Tue. 9:30 a.m.: Iranian lawmaker slams protesters; cleric appeals for calm
DUBAI, United Arab Emirates (AP) — A hard-line Iranian lawmaker today slammed female protesters who have taken off mandatory headscarves as prostitutes, doubling down on the government stance amid the dramatic demonstrations following the death of a 22-year-old woman detained by the country’s morality police.
The harsh language by Mahmoud Nabavian, a legislator from Tehran, was in sharp contrast to the appeal by a top cleric, Grand Ayatollah Hossein Nouri Hamadani, who on Sunday urged the government to listen to the people’s demands.
The fate of Mahsa Amini, an Iranian Kurdish woman who died in custody after being detained by the morality police — because her headscarf was allegedly too loose — has ignited unrest across Iran. Protests have have spread to at least 46 cities, including the capital of Tehran, towns and villages with scenes of violence and street clashes with security forces unseen for years in Iran.
Solidarity protests have also erupted in Europe, the United States and in parts of the Middle East. In a predominantly Kurdish city in Syria, thousands of women took to the streets Monday, holding posters with Amini’s photo.
Across Iran, ordinary women and public figures, including Iranian actresses, have removed their headscarves in protest or cut their hair in public to show solidarity with the demonstrators.
Iranian state TV has suggested that at least 41 protesters and police have been killed since the demonstrations began Sept. 17. An Associated Press count of official statements by authorities tallied at least 13 dead, with more than 1,400 demonstrators arrested.
“These rioters are out to prostitute themselves,” the lawmaker, Mahmoud Nabavian, was quoted as saying by Fararu, a news website. He suggested that taking off the hijab, or headscarf, was akin to being naked in public to attract male attention.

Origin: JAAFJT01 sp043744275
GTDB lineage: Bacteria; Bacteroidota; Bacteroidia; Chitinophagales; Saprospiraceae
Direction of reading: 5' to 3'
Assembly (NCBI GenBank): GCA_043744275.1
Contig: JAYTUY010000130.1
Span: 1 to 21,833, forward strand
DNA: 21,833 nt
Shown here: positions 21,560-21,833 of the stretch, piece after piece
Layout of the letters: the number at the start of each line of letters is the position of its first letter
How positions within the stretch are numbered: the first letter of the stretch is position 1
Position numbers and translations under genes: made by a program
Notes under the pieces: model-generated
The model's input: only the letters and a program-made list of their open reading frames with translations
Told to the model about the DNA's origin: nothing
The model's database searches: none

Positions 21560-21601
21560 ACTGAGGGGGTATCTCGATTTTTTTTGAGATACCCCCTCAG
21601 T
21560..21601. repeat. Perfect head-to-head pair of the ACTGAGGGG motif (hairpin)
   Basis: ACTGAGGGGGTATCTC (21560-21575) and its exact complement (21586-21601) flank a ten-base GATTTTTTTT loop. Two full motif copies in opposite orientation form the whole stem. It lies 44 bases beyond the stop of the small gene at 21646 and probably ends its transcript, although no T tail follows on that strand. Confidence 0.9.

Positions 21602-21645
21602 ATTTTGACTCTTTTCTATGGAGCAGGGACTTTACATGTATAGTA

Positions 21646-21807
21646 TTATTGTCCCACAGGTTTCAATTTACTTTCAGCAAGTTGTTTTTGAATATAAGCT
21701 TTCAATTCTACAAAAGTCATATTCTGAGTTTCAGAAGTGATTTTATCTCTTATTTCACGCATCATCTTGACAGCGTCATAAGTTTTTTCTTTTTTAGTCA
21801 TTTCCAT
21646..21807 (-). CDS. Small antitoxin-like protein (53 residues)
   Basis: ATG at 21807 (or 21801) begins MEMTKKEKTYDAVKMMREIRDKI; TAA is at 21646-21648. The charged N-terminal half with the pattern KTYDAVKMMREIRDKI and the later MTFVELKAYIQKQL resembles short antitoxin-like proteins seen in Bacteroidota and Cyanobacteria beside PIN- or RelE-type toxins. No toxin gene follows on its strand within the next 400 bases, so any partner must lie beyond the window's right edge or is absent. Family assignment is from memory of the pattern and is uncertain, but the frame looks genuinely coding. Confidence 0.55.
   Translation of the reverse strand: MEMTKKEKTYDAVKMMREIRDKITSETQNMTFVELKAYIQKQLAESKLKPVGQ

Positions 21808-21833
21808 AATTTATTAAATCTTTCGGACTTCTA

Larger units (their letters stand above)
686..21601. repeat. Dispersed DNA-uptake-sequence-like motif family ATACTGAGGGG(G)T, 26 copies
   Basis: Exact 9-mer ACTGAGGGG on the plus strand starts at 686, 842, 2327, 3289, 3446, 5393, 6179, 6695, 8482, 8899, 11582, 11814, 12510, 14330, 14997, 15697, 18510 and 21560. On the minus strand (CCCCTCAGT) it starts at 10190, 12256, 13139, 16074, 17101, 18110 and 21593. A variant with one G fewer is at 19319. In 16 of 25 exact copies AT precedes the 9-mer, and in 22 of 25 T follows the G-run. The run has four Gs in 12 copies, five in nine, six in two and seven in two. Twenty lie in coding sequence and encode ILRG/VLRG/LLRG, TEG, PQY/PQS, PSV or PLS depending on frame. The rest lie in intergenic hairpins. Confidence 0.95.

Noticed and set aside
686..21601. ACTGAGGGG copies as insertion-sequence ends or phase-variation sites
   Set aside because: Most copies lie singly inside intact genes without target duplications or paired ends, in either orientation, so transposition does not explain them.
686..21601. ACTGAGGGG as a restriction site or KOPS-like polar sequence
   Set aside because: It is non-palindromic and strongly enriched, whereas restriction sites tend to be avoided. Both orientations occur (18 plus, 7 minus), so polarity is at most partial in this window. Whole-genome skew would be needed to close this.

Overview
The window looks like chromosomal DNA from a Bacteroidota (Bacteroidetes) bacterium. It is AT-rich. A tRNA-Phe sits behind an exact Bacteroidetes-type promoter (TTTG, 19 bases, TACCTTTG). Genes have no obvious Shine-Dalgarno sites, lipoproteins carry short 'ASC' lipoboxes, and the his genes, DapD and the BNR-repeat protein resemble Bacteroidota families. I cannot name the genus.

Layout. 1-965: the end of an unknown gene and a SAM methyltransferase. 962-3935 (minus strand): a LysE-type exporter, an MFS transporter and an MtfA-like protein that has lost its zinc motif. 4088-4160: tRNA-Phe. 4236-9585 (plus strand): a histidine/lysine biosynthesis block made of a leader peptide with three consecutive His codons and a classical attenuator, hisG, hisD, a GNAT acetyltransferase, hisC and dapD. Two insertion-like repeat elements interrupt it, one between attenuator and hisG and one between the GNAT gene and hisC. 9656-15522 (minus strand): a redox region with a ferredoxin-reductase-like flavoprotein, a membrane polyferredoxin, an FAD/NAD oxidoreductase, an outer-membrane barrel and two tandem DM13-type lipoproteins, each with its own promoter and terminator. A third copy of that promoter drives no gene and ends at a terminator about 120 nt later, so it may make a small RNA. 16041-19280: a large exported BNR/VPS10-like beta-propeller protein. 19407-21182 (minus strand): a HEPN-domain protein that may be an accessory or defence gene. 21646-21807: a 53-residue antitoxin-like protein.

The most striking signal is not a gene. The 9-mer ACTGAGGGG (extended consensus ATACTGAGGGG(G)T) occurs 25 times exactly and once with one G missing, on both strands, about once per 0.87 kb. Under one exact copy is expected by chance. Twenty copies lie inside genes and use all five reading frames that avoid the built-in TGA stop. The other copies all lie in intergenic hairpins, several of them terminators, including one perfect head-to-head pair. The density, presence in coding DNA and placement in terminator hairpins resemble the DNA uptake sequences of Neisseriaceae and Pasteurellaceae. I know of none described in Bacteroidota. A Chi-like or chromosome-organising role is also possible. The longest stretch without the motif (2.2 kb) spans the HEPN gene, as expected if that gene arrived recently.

Nabavian blamed both women and men taking part in the protests, saying they were guilty of “impurities” that need to be washed away.
Hamadani’s tone was starkly different.
“It is necessary for officials to listen to people’s demands and solve their problems and be sensitive to their rights,” said the senior cleric, according to the state-run IRNA news agency.
Meanwhile, Iran’s judiciary chief, Gholamhosein Mohseni Ejehi, warned public and famous figures who have openly supported the demonstrators, that they must pay for damages to public property caused by the protests.
Abbas Salehi, Iran’s minister of Culture and Islamic Guidance, advised that actresses who removed their headscarves on social media posts should try to find other jobs, implying the ministry could ban them from working in their profession.
Iran has arrested at least 20 journalists since the start of the unrest, the Committee to Protect Journalists said late Monday, calling on Iran to release the reporters and halt its crackdown on the media.
“Iranian authorities should be ashamed of themselves for orchestrating this brutal crackdown,” said Sherif Mansour, CPJ’s Middle East and North Africa program coordinator. “They have proved their failure to grasp that suppressing dissenting voices only compounds dissent.”
The Syrian Kurdish-run Hawar News Agency reported on the protest in the northeastern, predominantly Kurdish region of Syria where thousands of women marched Monday in solidarity with Iranian women.
In the city of Qamishli, they held up photos of Amini and toward the end of the march several women, including an elderly one, cut off their hair, threw it to the ground, along with headscarves, and set the pile on fire.
“Long live freedom, women demand free life, revolution is in our hands,” the marchers chanted. “Women, life, freedom!”